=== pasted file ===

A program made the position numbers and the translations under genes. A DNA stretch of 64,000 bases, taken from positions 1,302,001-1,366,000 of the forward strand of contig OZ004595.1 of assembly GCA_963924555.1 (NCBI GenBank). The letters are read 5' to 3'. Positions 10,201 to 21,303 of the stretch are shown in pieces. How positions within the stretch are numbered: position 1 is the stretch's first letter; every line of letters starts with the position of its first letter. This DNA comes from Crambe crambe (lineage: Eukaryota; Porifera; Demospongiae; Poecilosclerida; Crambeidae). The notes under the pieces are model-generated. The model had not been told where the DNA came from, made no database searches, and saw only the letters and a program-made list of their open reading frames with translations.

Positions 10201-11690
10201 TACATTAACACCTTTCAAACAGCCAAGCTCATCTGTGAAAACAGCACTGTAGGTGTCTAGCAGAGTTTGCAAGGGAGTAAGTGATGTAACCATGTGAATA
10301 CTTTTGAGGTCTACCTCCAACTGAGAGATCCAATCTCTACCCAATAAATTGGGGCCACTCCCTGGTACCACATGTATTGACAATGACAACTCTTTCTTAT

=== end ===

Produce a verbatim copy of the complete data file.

A program made the position numbers and the translations under genes. A DNA stretch of 64,000 bases, taken from positions 1,302,001-1,366,000 of the forward strand of contig OZ004595.1 of assembly GCA_963924555.1 (NCBI GenBank). The letters are read 5' to 3'. Positions 10,201 to 21,303 of the stretch are shown in pieces. How positions within the stretch are numbered: position 1 is the stretch's first letter; every line of letters starts with the position of its first letter. This DNA comes from Crambe crambe (lineage: Eukaryota; Porifera; Demospongiae; Poecilosclerida; Crambeidae). The notes under the pieces are model-generated. The model had not been told where the DNA came from, made no database searches, and saw only the letters and a program-made list of their open reading frames with translations.

Positions 10201-11690
10201 TACATTAACACCTTTCAAACAGCCAAGCTCATCTGTGAAAACAGCACTGTAGGTGTCTAGCAGAGTTTGCAAGGGAGTAAGTGATGTAACCATGTGAATA
10301 CTTTTGAGGTCTACCTCCAACTGAGAGATCCAATCTCTACCCAATAAATTGGGGCCACTCCCTGGTACCACATGTATTGACAATGACAACTCTTTCTTAT